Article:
LONDON (Reuters) - Hoping to hold together a party with a small majority in parliament and facing resignations, the prime minister takes the unusual step of letting members of his cabinet oppose the government ahead of a referendum on Europe.
The year was 1975 and that leader was Labour’s Harold Wilson. But with current Conservative Prime Minister David Cameron’s plans to hold a referendum on Britain’s European Union membership increasingly echoing the last time Britons voted on staying in the bloc, it could just as easily be 2016.
Facing the prospect of members of his team quitting, Cameron used the same tactic as Wilson this month and bowed to pressure to allow ministers to campaign to leave the EU after he renegotiates Britain’s relationship with the bloc.
But Cameron, who like Wilson favours staying in a reformed EU and has been accused by Eurosceptics of seeking insignificant changes in the negotiations, may be mindful of history.
Seven of Wilson’s team of 23 senior ministers campaigned to leave what was then the European Economic Community. While Britain voted 67 percent to 33 percent to stay in, Labour split six years later, with four pro-Europeans breaking away to form a new party.
“The divisions did not disappear just because they had had a polite agreement to disagree,” said Steven Fielding, professor of political history at the University of Nottingham.
“It got them through the referendum campaign but it didn’t alter the situation that there were significant figures in the party who wanted to come out and those who wanted to stay in.”
The issue of Europe, which contributed to the downfall of two of Cameron’s predecessors, has long divided his party and pressure from his Eurosceptic lawmakers helped prompt a pledge to reform Britain’s EU ties and hold a vote by the end of 2017.
Cameron has said he will work hard to get “the best possible deal” in negotiations with the bloc. He hopes to win a deal in February, opening the way for a referendum as early as in June.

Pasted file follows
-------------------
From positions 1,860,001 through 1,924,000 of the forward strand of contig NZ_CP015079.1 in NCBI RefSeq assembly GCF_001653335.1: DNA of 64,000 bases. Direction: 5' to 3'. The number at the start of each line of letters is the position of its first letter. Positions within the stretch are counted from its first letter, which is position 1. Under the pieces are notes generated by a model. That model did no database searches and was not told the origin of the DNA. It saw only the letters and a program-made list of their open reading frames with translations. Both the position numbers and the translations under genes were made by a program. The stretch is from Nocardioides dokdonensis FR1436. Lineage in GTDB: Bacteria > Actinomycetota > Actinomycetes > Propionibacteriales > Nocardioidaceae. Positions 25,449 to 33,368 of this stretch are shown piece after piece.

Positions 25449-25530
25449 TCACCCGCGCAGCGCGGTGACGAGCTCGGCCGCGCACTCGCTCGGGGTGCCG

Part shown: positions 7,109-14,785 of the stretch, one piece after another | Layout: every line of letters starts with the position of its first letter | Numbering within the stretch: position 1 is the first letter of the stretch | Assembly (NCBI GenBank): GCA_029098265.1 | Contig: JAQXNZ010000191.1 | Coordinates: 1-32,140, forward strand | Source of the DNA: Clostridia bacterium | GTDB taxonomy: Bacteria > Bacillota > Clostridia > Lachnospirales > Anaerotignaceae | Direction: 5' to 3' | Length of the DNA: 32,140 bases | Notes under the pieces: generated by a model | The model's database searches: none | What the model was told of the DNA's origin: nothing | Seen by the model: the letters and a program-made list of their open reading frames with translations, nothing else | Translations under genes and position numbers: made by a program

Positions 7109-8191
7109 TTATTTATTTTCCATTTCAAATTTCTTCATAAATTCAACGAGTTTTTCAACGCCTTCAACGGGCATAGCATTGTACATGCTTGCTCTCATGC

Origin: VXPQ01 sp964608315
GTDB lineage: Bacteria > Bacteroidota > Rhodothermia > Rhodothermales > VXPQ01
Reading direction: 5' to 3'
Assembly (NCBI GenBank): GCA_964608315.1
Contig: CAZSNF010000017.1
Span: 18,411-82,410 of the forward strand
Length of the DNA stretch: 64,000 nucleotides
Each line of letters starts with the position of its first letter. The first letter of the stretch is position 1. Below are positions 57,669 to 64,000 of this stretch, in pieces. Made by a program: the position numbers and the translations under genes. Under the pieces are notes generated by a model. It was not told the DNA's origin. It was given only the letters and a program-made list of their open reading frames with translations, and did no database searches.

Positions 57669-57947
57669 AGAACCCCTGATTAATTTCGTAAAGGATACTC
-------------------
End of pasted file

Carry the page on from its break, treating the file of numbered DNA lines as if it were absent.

Some Conservative Eurosceptics say more than half of Cameron’s lawmakers could vote to leave, while several ministers, including Home Secretary Theresa May, Business Secretary Sajid Javid, Work and Pensions Secretary Iain Duncan Smith and House of Commons leader Chris Grayling, are reported by local media to be considering backing an EU exit.
In Cameron’s favour is that his party is in a strong political position - it won a majority in a general election last year, confounding pollsters’ predictions of a hung parliament, is presiding over a strengthening economy and is facing an opposition in disarray.
The election of veteran left-wing activist Jeremy Corbyn as leader of the main opposition Labour has set off an internal conflict over its identity which some in the party fear could make it unelectable for years.
But Cameron’s decision to let ministers air their views and campaign against each other has led to warnings from veteran party figures, including Europhile former finance minister Ken Clarke and former deputy prime minister Michael Heseltine, that it will make it harder to heal rifts.
“To have a civil war within the Conservative Party at that time, in the belief that the referendum having been determined the participants in this civil war are going to sit round table the table and happily smile together is, I think, rather naive,” Heseltine told BBC Radio.
“It split the Labour Party ... it kept the Labour Party out of power for nearly two decades,” he said. “The divisions, the divisiveness, the bitterness that would flow would actually in my view make the prime minister’s position look very difficult.”